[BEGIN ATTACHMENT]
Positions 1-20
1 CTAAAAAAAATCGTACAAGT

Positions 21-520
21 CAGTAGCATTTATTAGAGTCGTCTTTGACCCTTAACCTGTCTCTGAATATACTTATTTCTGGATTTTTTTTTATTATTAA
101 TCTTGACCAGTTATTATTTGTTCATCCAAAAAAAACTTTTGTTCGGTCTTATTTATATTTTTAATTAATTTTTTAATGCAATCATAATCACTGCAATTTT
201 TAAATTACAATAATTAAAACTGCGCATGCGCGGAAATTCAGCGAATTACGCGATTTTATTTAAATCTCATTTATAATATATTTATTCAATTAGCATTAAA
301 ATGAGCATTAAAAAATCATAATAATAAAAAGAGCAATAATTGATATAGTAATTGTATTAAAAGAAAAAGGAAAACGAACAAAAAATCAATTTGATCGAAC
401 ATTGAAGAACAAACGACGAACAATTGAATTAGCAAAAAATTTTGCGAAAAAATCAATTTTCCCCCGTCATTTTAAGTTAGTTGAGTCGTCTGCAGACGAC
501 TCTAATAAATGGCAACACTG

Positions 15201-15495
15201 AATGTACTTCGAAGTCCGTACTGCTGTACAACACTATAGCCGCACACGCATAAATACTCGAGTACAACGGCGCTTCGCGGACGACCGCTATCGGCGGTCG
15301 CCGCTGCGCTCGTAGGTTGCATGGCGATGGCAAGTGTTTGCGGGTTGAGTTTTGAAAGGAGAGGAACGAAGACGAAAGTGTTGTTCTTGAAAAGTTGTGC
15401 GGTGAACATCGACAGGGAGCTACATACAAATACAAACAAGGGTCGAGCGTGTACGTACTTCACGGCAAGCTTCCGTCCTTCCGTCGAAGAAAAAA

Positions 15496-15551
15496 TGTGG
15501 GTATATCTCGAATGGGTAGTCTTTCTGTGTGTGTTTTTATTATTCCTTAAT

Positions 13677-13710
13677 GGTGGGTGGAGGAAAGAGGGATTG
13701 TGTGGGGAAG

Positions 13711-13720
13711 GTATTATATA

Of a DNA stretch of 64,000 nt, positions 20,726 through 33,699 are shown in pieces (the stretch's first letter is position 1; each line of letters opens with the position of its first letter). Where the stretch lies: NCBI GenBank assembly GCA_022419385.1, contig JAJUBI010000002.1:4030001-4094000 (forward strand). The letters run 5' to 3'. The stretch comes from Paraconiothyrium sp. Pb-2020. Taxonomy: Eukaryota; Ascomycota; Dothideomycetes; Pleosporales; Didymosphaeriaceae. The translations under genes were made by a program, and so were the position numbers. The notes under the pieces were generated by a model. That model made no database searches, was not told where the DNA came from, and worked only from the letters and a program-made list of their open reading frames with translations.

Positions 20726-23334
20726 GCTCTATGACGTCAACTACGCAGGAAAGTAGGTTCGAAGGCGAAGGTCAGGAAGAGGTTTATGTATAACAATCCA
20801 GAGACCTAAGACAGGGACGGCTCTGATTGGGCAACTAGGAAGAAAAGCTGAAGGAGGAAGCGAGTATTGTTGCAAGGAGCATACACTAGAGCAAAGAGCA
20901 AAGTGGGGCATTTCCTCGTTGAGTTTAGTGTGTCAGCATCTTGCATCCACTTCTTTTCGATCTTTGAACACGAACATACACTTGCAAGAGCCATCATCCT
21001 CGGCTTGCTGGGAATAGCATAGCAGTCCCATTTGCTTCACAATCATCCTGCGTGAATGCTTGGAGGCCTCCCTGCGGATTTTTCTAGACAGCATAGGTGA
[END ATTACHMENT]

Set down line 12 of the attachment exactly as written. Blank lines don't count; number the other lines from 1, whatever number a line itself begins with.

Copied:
15301 CCGCTGCGCTCGTAGGTTGCATGGCGATGGCAAGTGTTTGCGGGTTGAGTTTTGAAAGGAGAGGAACGAAGACGAAAGTGTTGTTCTTGAAAAGTTGTGC